Definition of “spite” - English Dictionary

“spite” in British English

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uk /spaɪt/ us /spaɪt/

spite noun (DESPITE)

in spite of sth

More examples

  • In spite of unification, the country was still faced with the daunting prospect of overcoming four decades of division.
  • In spite of the scale of the famine, the relief workers struggled on with dauntless optimism and commitment.
  • In spite of its election success, the government is still deeply distrusted on key health and education issues.
  • In spite of our best endeavours, it has proven impossible to contact her.
  • Jane's been unfaithful to Jim three times, but he still loves her in spite of everything.

B1 (used before one fact that makes another fact surprising) despite:

In spite of his injury, Ricardo will play in Saturday's match.
in spite of yourself

used when you do something that you do not intend to do and are trying not to do:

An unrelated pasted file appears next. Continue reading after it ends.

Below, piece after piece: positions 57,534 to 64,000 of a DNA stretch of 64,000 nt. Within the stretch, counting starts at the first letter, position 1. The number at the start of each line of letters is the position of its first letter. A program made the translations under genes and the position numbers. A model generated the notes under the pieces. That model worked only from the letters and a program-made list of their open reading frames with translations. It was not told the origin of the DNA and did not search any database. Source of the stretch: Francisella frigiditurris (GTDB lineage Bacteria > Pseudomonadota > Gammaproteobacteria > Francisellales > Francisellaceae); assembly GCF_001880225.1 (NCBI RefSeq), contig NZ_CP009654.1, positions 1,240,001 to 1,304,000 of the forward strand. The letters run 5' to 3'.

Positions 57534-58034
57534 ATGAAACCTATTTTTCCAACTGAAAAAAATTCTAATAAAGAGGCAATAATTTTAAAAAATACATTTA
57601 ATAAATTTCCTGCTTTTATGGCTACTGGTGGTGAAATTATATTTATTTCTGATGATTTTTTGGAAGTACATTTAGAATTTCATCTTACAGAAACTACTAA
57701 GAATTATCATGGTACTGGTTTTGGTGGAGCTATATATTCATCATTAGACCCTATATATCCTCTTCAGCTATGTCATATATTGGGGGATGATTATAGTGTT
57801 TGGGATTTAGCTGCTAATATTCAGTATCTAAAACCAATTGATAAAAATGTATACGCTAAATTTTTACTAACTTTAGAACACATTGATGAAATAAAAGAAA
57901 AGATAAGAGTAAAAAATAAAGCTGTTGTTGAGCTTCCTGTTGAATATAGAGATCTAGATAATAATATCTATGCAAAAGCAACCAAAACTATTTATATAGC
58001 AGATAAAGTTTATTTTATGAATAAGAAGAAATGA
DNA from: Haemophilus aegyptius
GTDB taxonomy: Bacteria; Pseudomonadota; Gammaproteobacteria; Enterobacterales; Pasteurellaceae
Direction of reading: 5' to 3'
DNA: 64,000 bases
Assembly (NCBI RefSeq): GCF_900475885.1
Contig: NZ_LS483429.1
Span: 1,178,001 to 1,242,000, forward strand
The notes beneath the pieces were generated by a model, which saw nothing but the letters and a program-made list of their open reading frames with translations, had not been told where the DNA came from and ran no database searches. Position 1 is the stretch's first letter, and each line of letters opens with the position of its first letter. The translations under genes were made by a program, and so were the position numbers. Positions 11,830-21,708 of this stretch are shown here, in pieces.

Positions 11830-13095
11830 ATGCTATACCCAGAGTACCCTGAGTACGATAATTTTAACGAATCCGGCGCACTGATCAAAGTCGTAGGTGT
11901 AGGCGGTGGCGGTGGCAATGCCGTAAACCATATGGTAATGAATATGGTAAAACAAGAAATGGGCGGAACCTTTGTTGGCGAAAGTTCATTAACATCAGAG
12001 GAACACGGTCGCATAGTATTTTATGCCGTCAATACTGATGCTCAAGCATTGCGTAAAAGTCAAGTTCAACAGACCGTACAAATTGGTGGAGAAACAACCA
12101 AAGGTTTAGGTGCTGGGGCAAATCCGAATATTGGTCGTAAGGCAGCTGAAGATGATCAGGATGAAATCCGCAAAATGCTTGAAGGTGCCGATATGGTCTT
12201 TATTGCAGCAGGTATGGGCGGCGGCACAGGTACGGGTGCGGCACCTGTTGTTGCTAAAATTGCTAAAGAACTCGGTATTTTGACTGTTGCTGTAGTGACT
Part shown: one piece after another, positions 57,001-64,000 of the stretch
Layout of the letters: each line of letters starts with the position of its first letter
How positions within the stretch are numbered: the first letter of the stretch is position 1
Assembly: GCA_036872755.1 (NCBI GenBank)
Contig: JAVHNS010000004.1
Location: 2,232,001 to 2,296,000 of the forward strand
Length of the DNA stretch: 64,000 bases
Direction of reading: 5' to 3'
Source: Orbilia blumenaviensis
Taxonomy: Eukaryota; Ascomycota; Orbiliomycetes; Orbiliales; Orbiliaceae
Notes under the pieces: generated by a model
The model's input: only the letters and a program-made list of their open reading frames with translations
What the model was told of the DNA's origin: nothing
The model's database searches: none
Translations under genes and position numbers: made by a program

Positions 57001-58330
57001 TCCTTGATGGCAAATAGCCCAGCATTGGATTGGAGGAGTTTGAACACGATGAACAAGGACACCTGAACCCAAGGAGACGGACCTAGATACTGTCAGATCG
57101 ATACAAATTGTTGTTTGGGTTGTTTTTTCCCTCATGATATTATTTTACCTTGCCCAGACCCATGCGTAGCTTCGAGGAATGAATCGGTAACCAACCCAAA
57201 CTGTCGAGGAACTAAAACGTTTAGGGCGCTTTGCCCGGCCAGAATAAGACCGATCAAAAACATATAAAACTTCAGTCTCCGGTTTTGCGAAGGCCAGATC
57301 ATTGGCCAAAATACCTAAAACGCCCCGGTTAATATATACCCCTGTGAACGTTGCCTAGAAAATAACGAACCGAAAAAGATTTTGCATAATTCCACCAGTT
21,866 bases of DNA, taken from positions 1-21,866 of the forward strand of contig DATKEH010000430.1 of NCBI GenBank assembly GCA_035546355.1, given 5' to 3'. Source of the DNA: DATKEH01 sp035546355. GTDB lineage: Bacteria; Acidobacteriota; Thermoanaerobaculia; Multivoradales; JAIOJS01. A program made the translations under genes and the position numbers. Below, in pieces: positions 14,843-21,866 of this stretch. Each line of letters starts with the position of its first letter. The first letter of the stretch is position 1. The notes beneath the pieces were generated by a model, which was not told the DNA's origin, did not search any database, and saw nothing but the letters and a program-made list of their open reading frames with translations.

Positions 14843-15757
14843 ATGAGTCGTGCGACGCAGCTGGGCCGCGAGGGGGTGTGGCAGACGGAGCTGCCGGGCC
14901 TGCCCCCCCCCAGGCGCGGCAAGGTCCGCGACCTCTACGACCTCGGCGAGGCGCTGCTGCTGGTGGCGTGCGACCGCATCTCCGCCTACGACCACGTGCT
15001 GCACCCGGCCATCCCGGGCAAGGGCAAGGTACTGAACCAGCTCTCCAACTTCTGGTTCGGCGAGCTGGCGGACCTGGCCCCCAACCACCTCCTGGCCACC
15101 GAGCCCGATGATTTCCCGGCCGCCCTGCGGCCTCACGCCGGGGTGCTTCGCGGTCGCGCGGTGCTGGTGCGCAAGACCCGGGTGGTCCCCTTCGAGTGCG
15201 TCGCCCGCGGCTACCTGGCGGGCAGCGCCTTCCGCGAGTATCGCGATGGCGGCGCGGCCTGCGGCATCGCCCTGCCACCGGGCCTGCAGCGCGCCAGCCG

She started to laugh, in spite of herself .

spiteverb [ T ]

uk /spaɪt/ us /spaɪt/

(Definition of “spite” from the Cambridge Advanced Learner's Dictionary & Thesaurus © Cambridge University Press)

“spite” in American English

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spitenoun [ U ]

us /spɑɪt/

the desire to annoy, upset, or hurt someone:

He let the air out of your tires just for spite.
verb [ T ] us /spɑɪt/

I think he died without making a will just to spite his family.
adjective us /ˈspɑɪt·fəl/

They were just spiteful gossips spreading rumors.

(Definition of “spite” from the Cambridge Academic Content Dictionary © Cambridge University Press)